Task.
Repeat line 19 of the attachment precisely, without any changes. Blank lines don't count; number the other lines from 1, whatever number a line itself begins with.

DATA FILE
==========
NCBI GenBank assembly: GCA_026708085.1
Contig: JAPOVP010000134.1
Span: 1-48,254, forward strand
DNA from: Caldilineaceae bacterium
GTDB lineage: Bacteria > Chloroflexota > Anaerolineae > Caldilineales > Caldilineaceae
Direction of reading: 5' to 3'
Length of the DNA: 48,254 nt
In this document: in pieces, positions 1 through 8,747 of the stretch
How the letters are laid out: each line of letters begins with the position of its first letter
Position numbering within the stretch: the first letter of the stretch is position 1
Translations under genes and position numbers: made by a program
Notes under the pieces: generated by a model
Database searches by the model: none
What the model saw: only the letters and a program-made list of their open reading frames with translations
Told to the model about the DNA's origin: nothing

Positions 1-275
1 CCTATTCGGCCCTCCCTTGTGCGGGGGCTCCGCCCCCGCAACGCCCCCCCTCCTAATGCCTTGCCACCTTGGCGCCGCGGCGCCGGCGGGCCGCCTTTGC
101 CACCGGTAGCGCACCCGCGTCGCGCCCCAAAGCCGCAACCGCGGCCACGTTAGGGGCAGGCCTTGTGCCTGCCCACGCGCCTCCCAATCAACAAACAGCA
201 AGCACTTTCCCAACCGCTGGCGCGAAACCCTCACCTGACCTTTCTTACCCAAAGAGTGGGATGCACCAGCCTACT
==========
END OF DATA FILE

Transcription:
201 AGCACTTTCCCAACCGCTGGCGCGAAACCCTCACCTGACCTTTCTTACCCAAAGAGTGGGATGCACCAGCCTACT